Why Did Leonardo da Vinci Use Mirror-Writing? Probably Not To Keep Things Secret

Leonardo da Vinci was known to write most of his notes (of which up to 28,000 pages have survived, across various notebooks and codices) in reverse. Each letter was reversed, making the writing perfectly readable when viewed in a mirror, hence the term “mirror writing”.

Several theories have been put forward as to exactly why the polymath used mirror writing. One is that the master was trying to make his notes harder to read, preventing people from stealing his ideas and keeping his scientific ideas from the Roman Catholic Church at a time when blasphemy was a crime punishable by expulsion and torture. But the fact that this “code” isn’t complex enough—especially in comparison to other ways Leonardo hid messages in his work—to effectively disguise his notes, has ruled out this theory for many experts.

As one blogger wrote in 2016: “Do you really think that a man as clever as Leonardo thought it was a good way to prevent people from reading his notes? This man, this genius, if he truly wanted to make his notes readable only to himself, he would’ve invented an entirely new language for this purpose. We’re talking about a dude who conceptualized parachutes even before helicopters were a thing.”

A page from the Codex Leicester, 1508-12, sepia ink on linen paper. Photo: Art Images via Getty Images.

The same blogger put forward another theory, too, not previously explored: that Leonardo wrote back-to-front in order to question the status-quo of left-to-right writing. “Simply put, languages aren’t fair. And Leonardo wanted to challenge that rigidity. ‘Why must I write from left to right?’ ‘Why are languages so inflexible, meant only for right-handers, and not left-handers?’ ‘Fuck the person who came up with this language!’” Thousands of pages of mirror writing seems like a high level of commitment, though, if it was simply the artist being purposefully contrary.

Others speculate that Leonardo wrote in reverse as an exercise to more thoroughly meditate on his thoughts. The mirror writing method would slow down the writing process, increasing the quality of the master’s reasoning and aiding with memory retention.

photograph of leonardo da vincis codex leicester leather bound book

Tooled and embossed 17th-century clamshell box and leather binding of Leonardo’s Codex Leicester. Photo: Seth Joel/Corbis/VCG via Getty Images.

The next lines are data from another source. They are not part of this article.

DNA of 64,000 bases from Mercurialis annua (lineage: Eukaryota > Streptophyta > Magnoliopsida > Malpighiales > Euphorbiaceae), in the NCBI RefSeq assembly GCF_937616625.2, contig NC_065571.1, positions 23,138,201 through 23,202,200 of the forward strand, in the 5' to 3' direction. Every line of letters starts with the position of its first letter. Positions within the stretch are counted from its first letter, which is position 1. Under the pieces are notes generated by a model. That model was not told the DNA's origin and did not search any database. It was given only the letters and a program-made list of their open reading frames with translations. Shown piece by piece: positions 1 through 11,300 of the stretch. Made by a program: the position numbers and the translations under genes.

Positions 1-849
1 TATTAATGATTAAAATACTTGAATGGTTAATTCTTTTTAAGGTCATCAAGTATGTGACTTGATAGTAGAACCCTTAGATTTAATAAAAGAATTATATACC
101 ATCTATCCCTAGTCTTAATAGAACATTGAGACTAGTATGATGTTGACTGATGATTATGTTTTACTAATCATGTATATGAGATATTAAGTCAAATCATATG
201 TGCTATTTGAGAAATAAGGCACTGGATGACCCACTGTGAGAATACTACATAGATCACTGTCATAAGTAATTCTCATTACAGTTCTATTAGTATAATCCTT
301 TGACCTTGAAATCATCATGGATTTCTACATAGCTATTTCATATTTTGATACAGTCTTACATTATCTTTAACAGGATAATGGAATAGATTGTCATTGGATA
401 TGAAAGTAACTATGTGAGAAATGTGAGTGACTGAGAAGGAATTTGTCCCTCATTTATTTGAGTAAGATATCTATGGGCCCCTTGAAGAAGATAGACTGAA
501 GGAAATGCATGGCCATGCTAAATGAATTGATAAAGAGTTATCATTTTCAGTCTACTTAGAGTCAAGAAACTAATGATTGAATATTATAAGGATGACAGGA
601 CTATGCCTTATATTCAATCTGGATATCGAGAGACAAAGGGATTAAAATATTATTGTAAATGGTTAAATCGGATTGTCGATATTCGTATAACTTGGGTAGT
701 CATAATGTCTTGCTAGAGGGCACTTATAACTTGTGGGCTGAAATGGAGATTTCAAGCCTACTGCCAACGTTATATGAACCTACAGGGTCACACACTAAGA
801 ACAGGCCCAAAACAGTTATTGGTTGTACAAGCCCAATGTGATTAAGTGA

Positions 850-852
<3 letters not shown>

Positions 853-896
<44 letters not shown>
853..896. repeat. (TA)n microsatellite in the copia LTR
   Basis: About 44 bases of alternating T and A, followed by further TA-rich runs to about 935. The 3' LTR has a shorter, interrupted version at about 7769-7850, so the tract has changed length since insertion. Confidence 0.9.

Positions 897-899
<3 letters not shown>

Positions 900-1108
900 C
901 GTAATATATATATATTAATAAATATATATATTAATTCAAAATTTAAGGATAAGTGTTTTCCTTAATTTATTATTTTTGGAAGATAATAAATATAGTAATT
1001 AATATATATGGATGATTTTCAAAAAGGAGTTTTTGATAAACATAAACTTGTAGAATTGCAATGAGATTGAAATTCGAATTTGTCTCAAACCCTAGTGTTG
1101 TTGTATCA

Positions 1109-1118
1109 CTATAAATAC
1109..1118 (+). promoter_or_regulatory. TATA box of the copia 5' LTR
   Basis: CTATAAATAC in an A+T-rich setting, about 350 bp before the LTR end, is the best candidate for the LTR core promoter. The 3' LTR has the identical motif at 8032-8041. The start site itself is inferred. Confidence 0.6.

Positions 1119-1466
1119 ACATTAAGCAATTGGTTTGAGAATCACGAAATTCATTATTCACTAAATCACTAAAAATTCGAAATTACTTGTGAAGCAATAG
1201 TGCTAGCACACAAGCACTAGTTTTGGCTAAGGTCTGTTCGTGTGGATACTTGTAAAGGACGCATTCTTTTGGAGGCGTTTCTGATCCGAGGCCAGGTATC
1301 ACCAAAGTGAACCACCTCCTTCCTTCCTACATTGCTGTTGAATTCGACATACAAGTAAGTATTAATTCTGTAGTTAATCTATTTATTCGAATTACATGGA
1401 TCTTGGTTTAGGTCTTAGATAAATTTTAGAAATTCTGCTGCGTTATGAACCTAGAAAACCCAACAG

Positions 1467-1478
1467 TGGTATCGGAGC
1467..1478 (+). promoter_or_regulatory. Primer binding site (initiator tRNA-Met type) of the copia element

The most widely accepted theory is that Leonardo—who was left-handed—wrote in reverse in order to prevent smudging his notes. He was known by his contemporaries as “mancino”, meaning left-handed, and authenticators look for signs of left-handedness when examining potential Leonardo works.

This wouldn’t be the only way in which the genius was averse to mess. He viewed painting as a superior art form to sculpture, partly down to the messiness involved in the creation of sculptures. (All that marble dust!) However, despite the risk of messiness, the master did write in the standard left-to-right way when producing texts intended to be read by others.

Leonardo isn’t the only famous figure to use mirror writing. Lewis Carroll, the mathematician and author of Alice’s Adventures in Wonderland (1865), used mirror writing in his sequel novel Alice’s Adventures Through the Looking Glass and What Alice Found There (1871), in which the protagonist Alice has to hold a poem—the Jabberwocky—up to a mirror in order to read it. Carroll is believed to have used reverse writing for its novelty, and as a way to entertain his readers. He apparently had to be discouraged from having several pages of Through the Looking Glass printed in mirror writing.

alice in the looking glass house stepping through a window

Alice in the Looking-Glass House, illustration by Sir John Tenniel, 1820–1914. From the book Through the Looking-Glass and What Alice Found There by Lewis Carroll. Published, London 1912. Photo: Universal History Archive/Getty Images.

It seems unlikely that a definitive answer will be found for why Leonardo used mirror writing .

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